7 research outputs found

    Global Analysis of Quorum Sensing Targets in the Intracellular Pathogen <i>Brucella melitensis</i> 16 M

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    Many pathogenic bacteria use a regulatory process termed quorum sensing (QS) to produce and detect small diffusible molecules to synchronize gene expression within a population. In Gram-negative bacteria, the detection of, and response to, these molecules depends on transcriptional regulators belonging to the LuxR family. Such a system has been discovered in the intracellular pathogen <i>Brucella melitensis</i>, a Gram-negative bacterium responsible for brucellosis, a worldwide zoonosis that remains a serious public health concern in countries were the disease is endemic. Genes encoding two LuxR-type regulators, VjbR and BabR, have been identified in the genome of <i>B. melitensis</i> 16 M. A Δ<i>vjbR</i> mutant is highly attenuated in all experimental models of infection tested, suggesting a crucial role for QS in the virulence of <i>Brucella</i>. At present, no function has been attributed to BabR. The experiments described in this report indicate that 5% of the genes in the <i>B. melitensis</i> 16 M genome are regulated by VjbR and/or BabR, suggesting that QS is a global regulatory system in this bacterium. The overlap between BabR and VjbR targets suggest a cross-talk between these two regulators. Our results also demonstrate that VjbR and BabR regulate many genes and/or proteins involved in stress response, metabolism, and virulence, including those potentially involved in the adaptation of <i>Brucella</i> to the oxidative, pH, and nutritional stresses encountered within the host. These findings highlight the involvement of QS as a major regulatory system in <i>Brucella</i> and lead us to suggest that this regulatory system could participate in the spatial and sequential adaptation of <i>Brucella</i> strains to the host environment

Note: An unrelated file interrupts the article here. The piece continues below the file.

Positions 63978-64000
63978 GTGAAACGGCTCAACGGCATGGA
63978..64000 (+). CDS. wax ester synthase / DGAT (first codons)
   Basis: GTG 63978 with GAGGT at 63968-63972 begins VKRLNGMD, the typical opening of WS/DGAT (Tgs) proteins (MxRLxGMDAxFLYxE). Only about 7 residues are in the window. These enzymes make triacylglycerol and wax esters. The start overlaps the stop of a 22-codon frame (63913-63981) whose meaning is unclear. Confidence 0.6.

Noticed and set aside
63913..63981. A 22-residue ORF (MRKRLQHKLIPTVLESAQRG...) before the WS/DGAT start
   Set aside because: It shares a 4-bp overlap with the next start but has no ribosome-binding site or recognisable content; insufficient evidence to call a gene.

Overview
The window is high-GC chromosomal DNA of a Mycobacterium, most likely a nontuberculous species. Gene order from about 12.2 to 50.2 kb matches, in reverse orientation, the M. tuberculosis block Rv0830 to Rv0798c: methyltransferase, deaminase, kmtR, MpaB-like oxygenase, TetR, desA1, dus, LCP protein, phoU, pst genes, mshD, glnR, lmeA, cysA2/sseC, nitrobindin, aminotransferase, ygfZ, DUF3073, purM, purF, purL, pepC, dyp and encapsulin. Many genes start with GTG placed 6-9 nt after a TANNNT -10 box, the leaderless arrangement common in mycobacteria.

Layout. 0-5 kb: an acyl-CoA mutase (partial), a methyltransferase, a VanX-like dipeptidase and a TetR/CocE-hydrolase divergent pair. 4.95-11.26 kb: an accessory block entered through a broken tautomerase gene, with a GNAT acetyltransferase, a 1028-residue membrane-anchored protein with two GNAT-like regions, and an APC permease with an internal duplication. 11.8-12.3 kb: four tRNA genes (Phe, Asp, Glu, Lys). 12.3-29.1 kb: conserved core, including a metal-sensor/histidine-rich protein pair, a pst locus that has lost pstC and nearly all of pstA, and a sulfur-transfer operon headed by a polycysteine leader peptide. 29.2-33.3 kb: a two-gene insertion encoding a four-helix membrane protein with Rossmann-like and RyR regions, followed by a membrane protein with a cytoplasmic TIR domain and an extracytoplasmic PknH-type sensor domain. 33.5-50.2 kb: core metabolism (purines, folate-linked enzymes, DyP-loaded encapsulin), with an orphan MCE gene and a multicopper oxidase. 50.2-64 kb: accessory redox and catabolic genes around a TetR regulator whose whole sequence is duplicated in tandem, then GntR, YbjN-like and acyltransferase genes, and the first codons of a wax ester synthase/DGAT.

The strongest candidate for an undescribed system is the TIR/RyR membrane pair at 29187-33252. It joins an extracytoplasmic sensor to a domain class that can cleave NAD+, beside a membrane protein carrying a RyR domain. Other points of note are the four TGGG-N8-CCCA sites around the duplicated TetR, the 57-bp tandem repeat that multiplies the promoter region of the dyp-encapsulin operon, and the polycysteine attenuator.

Global Analysis of Quorum Sensing Targets in the Intracellular Pathogen <i>Brucella melitensis</i> 16 M

    No full text
    Many pathogenic bacteria use a regulatory process termed quorum sensing (QS) to produce and detect small diffusible molecules to synchronize gene expression within a population. In Gram-negative bacteria, the detection of, and response to, these molecules depends on transcriptional regulators belonging to the LuxR family. Such a system has been discovered in the intracellular pathogen <i>Brucella melitensis</i>, a Gram-negative bacterium responsible for brucellosis, a worldwide zoonosis that remains a serious public health concern in countries were the disease is endemic. Genes encoding two LuxR-type regulators, VjbR and BabR, have been identified in the genome of <i>B. melitensis</i> 16 M. A Δ<i>vjbR</i> mutant is highly attenuated in all experimental models of infection tested, suggesting a crucial role for QS in the virulence of <i>Brucella</i>. At present, no function has been attributed to BabR. The experiments described in this report indicate that 5% of the genes in the <i>B. melitensis</i> 16 M genome are regulated by VjbR and/or BabR, suggesting that QS is a global regulatory system in this bacterium. The overlap between BabR and VjbR targets suggest a cross-talk between these two regulators. Our results also demonstrate that VjbR and BabR regulate many genes and/or proteins involved in stress response, metabolism, and virulence, including those potentially involved in the adaptation of <i>Brucella</i> to the oxidative, pH, and nutritional stresses encountered within the host. These findings highlight the involvement of QS as a major regulatory system in <i>Brucella</i> and lead us to suggest that this regulatory system could participate in the spatial and sequential adaptation of <i>Brucella</i> strains to the host environment

    Global Analysis of Quorum Sensing Targets in the Intracellular Pathogen <i>Brucella melitensis</i> 16 M

    No full text